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Hoffmann, R. A wiki for the life sciences where authorship matters. Nature Genetics (2008)

A highly divergent gamma-tubulin gene is essential for cell growth and proper microtubule organization in Saccharomyces cerevisiae.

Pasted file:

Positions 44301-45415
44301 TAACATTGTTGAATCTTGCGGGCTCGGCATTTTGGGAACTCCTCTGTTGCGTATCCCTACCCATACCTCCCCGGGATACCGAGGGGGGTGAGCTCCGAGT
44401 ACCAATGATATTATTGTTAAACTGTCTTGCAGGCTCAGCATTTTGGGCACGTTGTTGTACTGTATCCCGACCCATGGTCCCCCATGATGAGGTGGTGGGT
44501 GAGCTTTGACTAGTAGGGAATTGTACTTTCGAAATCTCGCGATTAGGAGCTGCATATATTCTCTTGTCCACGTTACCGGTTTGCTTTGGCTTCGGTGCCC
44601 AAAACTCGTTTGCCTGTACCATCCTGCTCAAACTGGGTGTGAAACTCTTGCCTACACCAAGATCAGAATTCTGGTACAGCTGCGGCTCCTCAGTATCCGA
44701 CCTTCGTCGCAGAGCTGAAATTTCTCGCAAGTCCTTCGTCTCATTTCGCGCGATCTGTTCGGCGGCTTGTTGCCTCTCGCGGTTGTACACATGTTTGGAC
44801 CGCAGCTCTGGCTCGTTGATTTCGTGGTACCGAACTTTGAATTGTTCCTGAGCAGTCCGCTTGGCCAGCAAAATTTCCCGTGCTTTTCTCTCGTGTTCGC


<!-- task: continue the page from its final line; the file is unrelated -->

A Saccharomyces cerevisiae gamma-tubulin-related gene, TUB4, has been characterized. The predicted amino acid sequence of the Tub4 protein (Tub4p) is 29-38% identical to members of the gamma-tubulin family. Indirect immunofluorescence experiments using a strain containing an epitope-tagged Tub4p indicate that Tub4p resides at the spindle pole body throughout the yeast cell cycle. Deletion of the TUB4 gene indicates that Tub4p is essential for yeast cell growth. Tub4p-depleted cells arrest during nuclear division; most arrested cells contain a large bud, replicated DNA, and a single nucleus. Immunofluorescence and nuclear staining experiments indicate that cells depleted of Tub4p contain defects in the organization of both cytoplasmic and nuclear microtubule arrays; such cells exhibit nuclear migration failure, defects in spindle formation, and/or aberrantly long cytoplasmic microtubule arrays. These data indicate that the S. cerevisiae gamma-tubulin protein is an important SPB component that organizes both cytoplasmic and nuclear microtubule arrays.[1]


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